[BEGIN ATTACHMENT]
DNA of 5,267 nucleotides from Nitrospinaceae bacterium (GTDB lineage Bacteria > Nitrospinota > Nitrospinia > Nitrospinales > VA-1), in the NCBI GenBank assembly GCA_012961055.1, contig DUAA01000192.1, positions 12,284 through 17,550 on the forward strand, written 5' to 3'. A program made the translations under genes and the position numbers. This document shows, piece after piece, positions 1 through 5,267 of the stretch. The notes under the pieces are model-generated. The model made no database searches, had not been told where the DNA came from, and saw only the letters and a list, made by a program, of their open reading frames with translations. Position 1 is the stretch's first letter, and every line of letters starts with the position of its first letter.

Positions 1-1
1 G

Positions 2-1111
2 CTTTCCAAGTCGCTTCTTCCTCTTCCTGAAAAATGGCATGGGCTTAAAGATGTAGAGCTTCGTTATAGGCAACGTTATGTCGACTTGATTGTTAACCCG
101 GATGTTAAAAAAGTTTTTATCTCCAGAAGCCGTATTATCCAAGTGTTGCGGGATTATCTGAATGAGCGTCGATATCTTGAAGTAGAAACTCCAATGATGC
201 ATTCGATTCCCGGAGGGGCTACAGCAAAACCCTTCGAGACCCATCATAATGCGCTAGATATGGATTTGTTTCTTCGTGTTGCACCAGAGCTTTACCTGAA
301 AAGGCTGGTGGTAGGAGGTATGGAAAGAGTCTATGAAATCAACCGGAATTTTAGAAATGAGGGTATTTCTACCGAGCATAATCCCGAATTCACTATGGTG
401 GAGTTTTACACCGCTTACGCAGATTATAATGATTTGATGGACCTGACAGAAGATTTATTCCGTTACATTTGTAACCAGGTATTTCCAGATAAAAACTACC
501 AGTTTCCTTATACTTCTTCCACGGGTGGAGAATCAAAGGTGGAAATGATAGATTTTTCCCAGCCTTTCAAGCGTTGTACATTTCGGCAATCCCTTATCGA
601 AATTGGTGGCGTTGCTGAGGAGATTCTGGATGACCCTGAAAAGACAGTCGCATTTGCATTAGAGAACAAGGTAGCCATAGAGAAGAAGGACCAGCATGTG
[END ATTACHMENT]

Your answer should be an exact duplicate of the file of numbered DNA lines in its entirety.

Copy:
DNA of 5,267 nucleotides from Nitrospinaceae bacterium (GTDB lineage Bacteria > Nitrospinota > Nitrospinia > Nitrospinales > VA-1), in the NCBI GenBank assembly GCA_012961055.1, contig DUAA01000192.1, positions 12,284 through 17,550 on the forward strand, written 5' to 3'. A program made the translations under genes and the position numbers. This document shows, piece after piece, positions 1 through 5,267 of the stretch. The notes under the pieces are model-generated. The model made no database searches, had not been told where the DNA came from, and saw only the letters and a list, made by a program, of their open reading frames with translations. Position 1 is the stretch's first letter, and every line of letters starts with the position of its first letter.

Positions 1-1
1 G

Positions 2-1111
2 CTTTCCAAGTCGCTTCTTCCTCTTCCTGAAAAATGGCATGGGCTTAAAGATGTAGAGCTTCGTTATAGGCAACGTTATGTCGACTTGATTGTTAACCCG
101 GATGTTAAAAAAGTTTTTATCTCCAGAAGCCGTATTATCCAAGTGTTGCGGGATTATCTGAATGAGCGTCGATATCTTGAAGTAGAAACTCCAATGATGC
201 ATTCGATTCCCGGAGGGGCTACAGCAAAACCCTTCGAGACCCATCATAATGCGCTAGATATGGATTTGTTTCTTCGTGTTGCACCAGAGCTTTACCTGAA
301 AAGGCTGGTGGTAGGAGGTATGGAAAGAGTCTATGAAATCAACCGGAATTTTAGAAATGAGGGTATTTCTACCGAGCATAATCCCGAATTCACTATGGTG
401 GAGTTTTACACCGCTTACGCAGATTATAATGATTTGATGGACCTGACAGAAGATTTATTCCGTTACATTTGTAACCAGGTATTTCCAGATAAAAACTACC
501 AGTTTCCTTATACTTCTTCCACGGGTGGAGAATCAAAGGTGGAAATGATAGATTTTTCCCAGCCTTTCAAGCGTTGTACATTTCGGCAATCCCTTATCGA
601 AATTGGTGGCGTTGCTGAGGAGATTCTGGATGACCCTGAAAAGACAGTCGCATTTGCATTAGAGAACAAGGTAGCCATAGAGAAGAAGGACCAGCATGTG